Many short line start-up stories follow the same pattern: with all of the customers either dried up or driven off, a large Class I carrier no longer wants to operate a marginally profitable branch line. A buyer is then sought to operate the line and resuscitate the traffic on a shoestring budget. But the story of the South Branch Valley Railroad (SBVR), located in West Virginia’s eastern panhandle, has a minor variation. This 52-mile line is owned and operated by the State of West Virginia, the first state in the nation to do so.
The history of the line can be traced back to the founding of the West Virginia Railroad Company in 1875. Established to construct a railroad across the panhandle, the company folded before construction began. Local interests formed the South Branch Railroad Company and opened a line from Romney in 1884, connecting at Green Spring with the Baltimore & Ohio main line. Hampshire Southern Railroad was formed in 1909 and opened a line from Romney through to Moorefield in 1910. Acquired by Moorefield & Virginia Railroad in 1911, the route was completed to Petersburg. Ownership of the branch was then transferred to B&O.
With twice as many locomotives as cars, the crew heads north with GP9 6240 tagging along on the rear. The head end is about to start under the U.S. 48 overpass at Moorefield. The power will be mainly needed for the return trip as 50 cars of grain wait at the CSX interchange at Green Spring.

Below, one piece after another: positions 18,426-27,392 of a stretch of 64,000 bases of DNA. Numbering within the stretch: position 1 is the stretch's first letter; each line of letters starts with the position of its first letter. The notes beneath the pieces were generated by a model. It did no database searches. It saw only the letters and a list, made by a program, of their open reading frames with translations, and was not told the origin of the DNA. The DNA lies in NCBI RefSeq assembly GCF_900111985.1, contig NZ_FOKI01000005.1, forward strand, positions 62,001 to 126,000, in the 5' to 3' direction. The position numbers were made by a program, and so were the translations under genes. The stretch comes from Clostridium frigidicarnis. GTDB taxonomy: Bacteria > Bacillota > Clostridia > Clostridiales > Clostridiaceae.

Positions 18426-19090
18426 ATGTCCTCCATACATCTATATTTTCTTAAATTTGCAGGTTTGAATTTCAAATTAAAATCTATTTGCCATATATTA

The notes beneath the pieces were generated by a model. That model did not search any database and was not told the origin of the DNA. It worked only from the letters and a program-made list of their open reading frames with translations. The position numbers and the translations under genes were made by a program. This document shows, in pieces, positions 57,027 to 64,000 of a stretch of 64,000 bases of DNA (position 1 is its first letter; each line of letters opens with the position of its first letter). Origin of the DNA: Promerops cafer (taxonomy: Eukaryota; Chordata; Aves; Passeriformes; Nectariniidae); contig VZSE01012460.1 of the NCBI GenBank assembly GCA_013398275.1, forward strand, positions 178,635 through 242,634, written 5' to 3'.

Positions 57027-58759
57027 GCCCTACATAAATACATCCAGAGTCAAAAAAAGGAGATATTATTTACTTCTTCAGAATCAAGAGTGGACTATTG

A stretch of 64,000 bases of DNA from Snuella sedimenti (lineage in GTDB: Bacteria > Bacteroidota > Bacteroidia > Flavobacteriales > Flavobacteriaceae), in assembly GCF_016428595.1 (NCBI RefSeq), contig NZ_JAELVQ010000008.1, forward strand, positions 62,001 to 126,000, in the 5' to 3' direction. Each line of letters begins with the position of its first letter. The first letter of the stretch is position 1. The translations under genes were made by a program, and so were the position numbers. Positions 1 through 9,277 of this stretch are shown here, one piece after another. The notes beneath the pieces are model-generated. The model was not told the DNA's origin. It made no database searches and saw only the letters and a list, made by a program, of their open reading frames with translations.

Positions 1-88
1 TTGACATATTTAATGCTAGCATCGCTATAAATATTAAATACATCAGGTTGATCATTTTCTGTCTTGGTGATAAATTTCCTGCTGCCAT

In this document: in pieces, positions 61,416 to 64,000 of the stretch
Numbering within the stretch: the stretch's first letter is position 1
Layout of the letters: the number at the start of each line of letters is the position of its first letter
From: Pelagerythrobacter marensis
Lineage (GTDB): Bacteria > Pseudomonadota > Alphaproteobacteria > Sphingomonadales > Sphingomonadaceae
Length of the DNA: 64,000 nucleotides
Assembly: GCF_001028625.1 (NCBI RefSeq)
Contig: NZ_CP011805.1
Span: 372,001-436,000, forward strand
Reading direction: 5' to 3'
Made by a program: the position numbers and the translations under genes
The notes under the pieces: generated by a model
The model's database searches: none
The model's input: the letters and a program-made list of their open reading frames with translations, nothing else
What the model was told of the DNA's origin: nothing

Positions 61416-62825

Through the 1970s, B&O, then a component of Chessie System, operated the line but was wishing to end operations due to low traffic. Enter the West Virginia State Rail Authority, which in October 1978 purchased the line to preserve rail service to the industrial customers that relied on it.
Just seven years into the state’s ownership, in November 1985, the Mid-Atlantic region was struck with devastating flooding that tore apart much of the route, closing it for nearly two years. More than 30 miles of track were destroyed, including five bridges. It was feared this disaster would permanently shut down the line. However, the state elected to rebuild the route, with the reconstruction efforts completed in 1989.
A few miles south of the narrow confines of “The Trough,” the valley widens considerably and passes through fertile farmlands to Moorefield. GP38-3 101 leads a southbound on October 30, 2018.
The Modern South Branch Valley
The SBVR generally parallels the South Branch of the Potomac River, from which the railroad takes it name. Beginning at a connection with CSX at Green Spring, the line travels through the towns of Romney and Moorefield en route to the end of the line at Petersburg. Primary commodities hauled are grain, lumber, plastics, and aggregates.
The company is headquartered in Moorefield, where on the south side of town are an office and two-stall locomotive shop where equipment is maintained. State employees perform maintenance and staff train operations…